For American Heart Month, internist Dr. Keri Peterson breaks down five key steps to preventing heart disease.
By Latesha Campbell and Tatiana Quiroga
1. Eat more plants and fish.
Stock up on colorful foods that are rich in heart-healthy antioxidants, such as pomegranates, blueberries, tomatoes, and spinach. Antioxidants decrease your risk of heart disease because of the anti-inflammatory effect they have on the blood vessels, says Marisa Moore, R.D., a spokesperson for the American Dietetic Association. They help get rid of the plaque buildup in the arteries, keeping vessels clear.
Many fruits and vegetables, such as oranges, bananas, and mushrooms, are also high in potassium, which helps regulate blood pressure. Moore recommends eating five to nine servings a day of fruits and vegetables, making sure you have three different vegetables and two kinds of fruit. "A variety gives you a healthy balance of the nutrients you need," Moore says.
Also learn to navigate your grocery's seafood section, and make it a habit to include fatty fish like salmon, sardines, or rainbow trout in your diet. Moore says adding a four-ounce serving of fish like these to your menu twice a week is a great way to get your omega-3 fatty acids. These help reduce the risk of heart disease by decreasing your blood pressure and triglycerides.
2. Cut the fat.
A diet that's low in fat is like a warrior's shield against heart disease. Decrease your saturated fat intake to no more than 7 percent of your daily calories. You'll find it in butter, meat, and whole-fat dairy products, says Nieca Goldberg, M.D., director of the Women's Heart Center at New York University's Langone Medical Center.
Try to eliminate trans fats from your diet too. They're the worst offenders, not only raising levels of bad cholesterol but also lowering levels of good cholesterol. Only 1 percent of your daily diet should consist of trans fats. Foods such as margarine, oils, fried foods, and pastries are prime spots for this heart foe, so beware.
3. Know your risk.
It's important to see your physician to check for high cholesterol, elevated blood sugar, and signs of diabetes.
Blood pressure should be less than 120/80 for women, Goldberg says. Plus, being aware of your specific risk factors for cardiovascular disease can help guide your diet and fitness goals.
Another way to assess your risk is to know your family's history. Your risk is increased if women in your family under 65, or men under 50, have had heart disease, Goldberg says. It rises 17 percent if your father has had heart disease, and skyrockets to 43 percent if your mother was afflicted. And even if you follow a healthy diet and exercise regimen, your risk could rise to as much as 82 percent if both of your parents had heart disease.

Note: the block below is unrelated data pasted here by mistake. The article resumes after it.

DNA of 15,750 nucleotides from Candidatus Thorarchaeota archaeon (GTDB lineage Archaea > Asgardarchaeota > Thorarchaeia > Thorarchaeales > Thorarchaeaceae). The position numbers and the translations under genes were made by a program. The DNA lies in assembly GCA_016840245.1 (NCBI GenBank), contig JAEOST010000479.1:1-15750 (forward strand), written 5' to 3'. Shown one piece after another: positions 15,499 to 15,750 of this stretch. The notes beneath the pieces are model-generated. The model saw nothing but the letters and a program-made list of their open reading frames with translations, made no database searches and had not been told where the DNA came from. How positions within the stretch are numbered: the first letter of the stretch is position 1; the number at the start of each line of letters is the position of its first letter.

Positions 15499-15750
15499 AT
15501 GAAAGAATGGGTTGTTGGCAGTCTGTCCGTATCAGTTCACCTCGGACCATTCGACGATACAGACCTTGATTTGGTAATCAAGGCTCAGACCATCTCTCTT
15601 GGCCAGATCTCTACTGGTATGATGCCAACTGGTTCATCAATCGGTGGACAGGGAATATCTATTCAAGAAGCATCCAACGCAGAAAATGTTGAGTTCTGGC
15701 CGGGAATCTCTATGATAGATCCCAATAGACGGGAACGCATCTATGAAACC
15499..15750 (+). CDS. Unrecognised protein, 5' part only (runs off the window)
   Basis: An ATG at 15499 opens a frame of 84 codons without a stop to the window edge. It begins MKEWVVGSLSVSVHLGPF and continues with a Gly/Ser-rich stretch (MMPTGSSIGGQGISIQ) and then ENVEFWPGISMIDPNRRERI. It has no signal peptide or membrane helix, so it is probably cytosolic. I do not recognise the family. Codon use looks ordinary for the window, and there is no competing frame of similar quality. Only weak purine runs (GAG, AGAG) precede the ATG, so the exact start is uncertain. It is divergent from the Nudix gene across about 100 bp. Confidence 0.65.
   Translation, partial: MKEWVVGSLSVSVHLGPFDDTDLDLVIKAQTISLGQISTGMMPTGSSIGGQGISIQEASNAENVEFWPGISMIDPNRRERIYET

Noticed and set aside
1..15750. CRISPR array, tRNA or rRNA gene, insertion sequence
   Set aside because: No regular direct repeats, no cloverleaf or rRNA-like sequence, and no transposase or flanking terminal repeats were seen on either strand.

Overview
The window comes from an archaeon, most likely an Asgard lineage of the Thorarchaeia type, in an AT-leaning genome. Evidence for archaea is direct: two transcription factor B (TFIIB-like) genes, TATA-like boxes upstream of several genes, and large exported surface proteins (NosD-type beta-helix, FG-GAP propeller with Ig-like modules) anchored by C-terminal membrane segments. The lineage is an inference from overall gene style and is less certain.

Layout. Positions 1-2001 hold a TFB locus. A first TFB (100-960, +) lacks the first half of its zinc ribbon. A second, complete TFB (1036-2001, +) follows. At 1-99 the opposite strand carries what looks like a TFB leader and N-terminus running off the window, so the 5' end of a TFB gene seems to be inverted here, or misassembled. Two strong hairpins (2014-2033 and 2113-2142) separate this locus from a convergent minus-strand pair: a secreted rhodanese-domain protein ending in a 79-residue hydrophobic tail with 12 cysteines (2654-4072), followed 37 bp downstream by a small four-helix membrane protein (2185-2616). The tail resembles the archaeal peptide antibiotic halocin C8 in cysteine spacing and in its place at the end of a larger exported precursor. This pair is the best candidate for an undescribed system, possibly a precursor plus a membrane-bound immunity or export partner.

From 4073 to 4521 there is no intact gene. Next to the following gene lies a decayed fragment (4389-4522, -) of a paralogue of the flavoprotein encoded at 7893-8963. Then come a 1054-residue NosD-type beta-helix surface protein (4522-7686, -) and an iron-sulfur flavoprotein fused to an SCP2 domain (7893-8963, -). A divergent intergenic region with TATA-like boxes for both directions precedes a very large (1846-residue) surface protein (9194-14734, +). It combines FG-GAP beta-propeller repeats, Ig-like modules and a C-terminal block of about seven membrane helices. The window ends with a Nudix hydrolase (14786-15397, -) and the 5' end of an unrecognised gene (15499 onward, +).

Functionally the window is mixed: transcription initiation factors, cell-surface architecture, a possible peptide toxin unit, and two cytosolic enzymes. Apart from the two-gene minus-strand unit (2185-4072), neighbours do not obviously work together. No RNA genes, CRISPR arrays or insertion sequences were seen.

Knowing your numbers and risks allows you to be proactive about your health, says Michelle A. Albert, M.D., associate physician at Brigham and Women's Hospital and assistant professor of medicine at Harvard Medical School. "It also means you're going to take some action against that risk. That action may be drug therapy or changing your behavior," she says.
4. Move your feet.
Not up for an intense workout? Even walking for 30 minutes a day can help strengthen your heart.
Exercise can increase your high-density lipoprotein, commonly known as "good" cholesterol, and decrease your low-density lipoprotein, also known as "bad" cholesterol. These two kinds of cholesterol, combined with triglycerides, form your total cholesterol count, which should be less than 200.
LDL should be less than 100, and HDL should be above 50 for women, says American Heart Association spokesperson Anjanette Ferris, M.D., assistant professor of medicine at the University of Connecticut Health Center. The more you exercise, the better your chances of reducing your cholesterol.
5. Stop smoking.
It's time to give up cigarettes. For good. Besides the fact that they cause cancer, are expensive, and just plain smell bad, they could very well kill you. Smokers are two to four times more likely to develop coronary heart disease. Since that's the leading cause of death in the United States, why keep up the bad habit? Smoking tobacco narrows arteries, raises blood pressure, and thickens blood, making it more likely to clot—the perfect recipe for a heart attack.
And if you don't care enough about your own health to stop, think of how you are affecting the health of those around you. Exposure to secondhand smoke can cause heart disease even in nonsmokers.
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